But after a handful of expensive failures that studios either took away from him, or which failed to connect, along with a change in conservative attitudes within the Hollywood elite, Milius felt blacklisted and retreated into mostly writing jobs for hire or TV work, with little freedom to express his own eccentric but loving brand of testosterone philosophy. The man hasn’t directed a feature since 1991, and his remained largely reclusive since his stroke a few years back.
Exception to the Rule: Whilst the majority of his TV work lacked his sharp former knack behind the camera, his role as the creator and producer of HBO’s “Rome” is the strongest from his later, weaker period.
A shockingly mature take on history, the mini-series might have seemed dated in the shadows of its successor “Game of Thrones”, but there’s no denying it was a radically exciting take on a worn-down tale that displayed the unique Milius flavor that his other recent credits have lacked.
3. Peter Bogdanovich
Pre-80’s Career: Peter Bogdanovich, a former film critic, landed a job directing the clever and haunting genre movie “Targets” (1968), yet it was the masterfully executed “The Last Picture Show” (1971) that catapulted him to the title of cinematic ‘wunderkind’, with the movie rightfully taking a spot in the classic films category.
He could do no wrong with a string of loved hits, old-fashioned stories told with a modern aesthetic, including “Paper Moon” (1973) and “What’s Up, Doc?” (1972), but eventually his highbrow attitude and scandalous offscreen dalliances with certain starlets led to a massive backlash against his films.
With a handful of strong movies that have been revalued in retrospect – “Nickelodeon” (1976), “Saint Jack” (1979), “At Long Last Love” (1975) – they regardless took a massive beating at the box office at the time, and Bogdanovich stumbled into the new decade with his reputation on the rocks.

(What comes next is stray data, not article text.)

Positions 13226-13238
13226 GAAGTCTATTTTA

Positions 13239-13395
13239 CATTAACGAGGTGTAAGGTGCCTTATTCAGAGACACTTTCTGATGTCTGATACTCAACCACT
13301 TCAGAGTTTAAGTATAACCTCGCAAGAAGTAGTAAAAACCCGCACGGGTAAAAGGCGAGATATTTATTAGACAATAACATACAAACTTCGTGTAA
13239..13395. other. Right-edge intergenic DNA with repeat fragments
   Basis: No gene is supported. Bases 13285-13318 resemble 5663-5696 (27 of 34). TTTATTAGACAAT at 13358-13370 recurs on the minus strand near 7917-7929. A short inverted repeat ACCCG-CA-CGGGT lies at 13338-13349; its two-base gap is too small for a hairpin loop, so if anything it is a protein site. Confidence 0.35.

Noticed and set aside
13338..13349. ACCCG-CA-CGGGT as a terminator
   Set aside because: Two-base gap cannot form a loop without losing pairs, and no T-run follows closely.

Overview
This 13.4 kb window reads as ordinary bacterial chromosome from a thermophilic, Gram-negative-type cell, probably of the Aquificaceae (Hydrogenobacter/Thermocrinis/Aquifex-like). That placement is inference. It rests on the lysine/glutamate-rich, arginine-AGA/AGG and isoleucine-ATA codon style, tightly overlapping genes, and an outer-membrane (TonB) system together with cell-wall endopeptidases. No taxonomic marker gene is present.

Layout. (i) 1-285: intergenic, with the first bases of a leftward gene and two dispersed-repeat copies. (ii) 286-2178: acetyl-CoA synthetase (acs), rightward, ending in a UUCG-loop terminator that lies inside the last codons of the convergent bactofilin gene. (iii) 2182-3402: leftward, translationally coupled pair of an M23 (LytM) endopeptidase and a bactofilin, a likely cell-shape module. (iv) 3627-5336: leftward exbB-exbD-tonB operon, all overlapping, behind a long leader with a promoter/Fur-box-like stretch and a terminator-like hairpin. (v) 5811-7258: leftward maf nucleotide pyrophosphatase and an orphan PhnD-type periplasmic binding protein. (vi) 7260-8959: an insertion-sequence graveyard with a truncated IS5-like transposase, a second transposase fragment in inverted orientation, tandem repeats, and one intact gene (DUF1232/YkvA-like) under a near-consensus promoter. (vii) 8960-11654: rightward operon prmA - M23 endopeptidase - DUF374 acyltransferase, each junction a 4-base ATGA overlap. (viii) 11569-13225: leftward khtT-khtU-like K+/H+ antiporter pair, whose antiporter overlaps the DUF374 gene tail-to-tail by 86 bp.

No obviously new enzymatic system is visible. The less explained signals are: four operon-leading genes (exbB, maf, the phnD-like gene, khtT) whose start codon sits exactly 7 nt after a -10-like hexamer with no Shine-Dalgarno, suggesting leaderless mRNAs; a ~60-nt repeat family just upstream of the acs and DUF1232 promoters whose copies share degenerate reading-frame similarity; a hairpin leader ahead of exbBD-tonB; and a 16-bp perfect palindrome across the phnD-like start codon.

Aftermath: With several subpar attempts at capturing that old magic, including “Illegally Yours” (1988) and “Noises Off…” (1992), and even a desperate attempt at to make a sequel to “The Last Picture Show” (1971) called “Texasville” (1990), Bogdanovich had a hard time after the 70s, and it started to strain the quality of his work.
He did enjoy commercial, award-winning success with “Mask” (1985), but it was short-lived as his public battle with the money men led to him getting shunned once again. Since then, Bogdanovich has heavily retreated to TV work or as a respected film historian, with his prestigious pedigree nowhere near close to what it was.
Exception to the Rule: Bogdanovich isn’t as cut-and-dry as the rest of the directors on the list; he has a few notables that could land in this category. Firstly, “Mask” was seen as a comeback for him, although the film itself hasn’t held up well over time, representing the director at his most schmaltzy. Also, his rom-com opus “They All Laughed” (1981) is a fun and well directed piece of fluff that was written off due to the controversy surrounding the death of starlet Dorothy Stratten.
Still, the honor goes to the “The Cat’s Meow” (2001), an ode to old Hollywood on the brink of change; the ensemble is strong and Bogdanovich’s loving direction makes it a fine watch.
4. Bob Rafelson
Pre-80’s Career: A man of many talents, Bob Rafelson co-founded the pop group “The Monkees”, but was also behind the innovative 70’s production company BBS Productions, which was largely responsible for the new direction in which cinema was headed.
Rafelson moved into directing with the psychedelic comedy “Head” (1968) before delivering the nuanced “Five Easy Pieces” (1970), one of the definitive movies of the 70s and featuring a breakthrough performance by Jack Nicholson. Critical plaudits and an exciting reputation quickly followed, and he continued his run of bitingly original character dramas with “The King of Marvin Gardens” (1972) and “Stay Hungry” (1976) that solidified him to continue as a prominent filmmaker on the scene.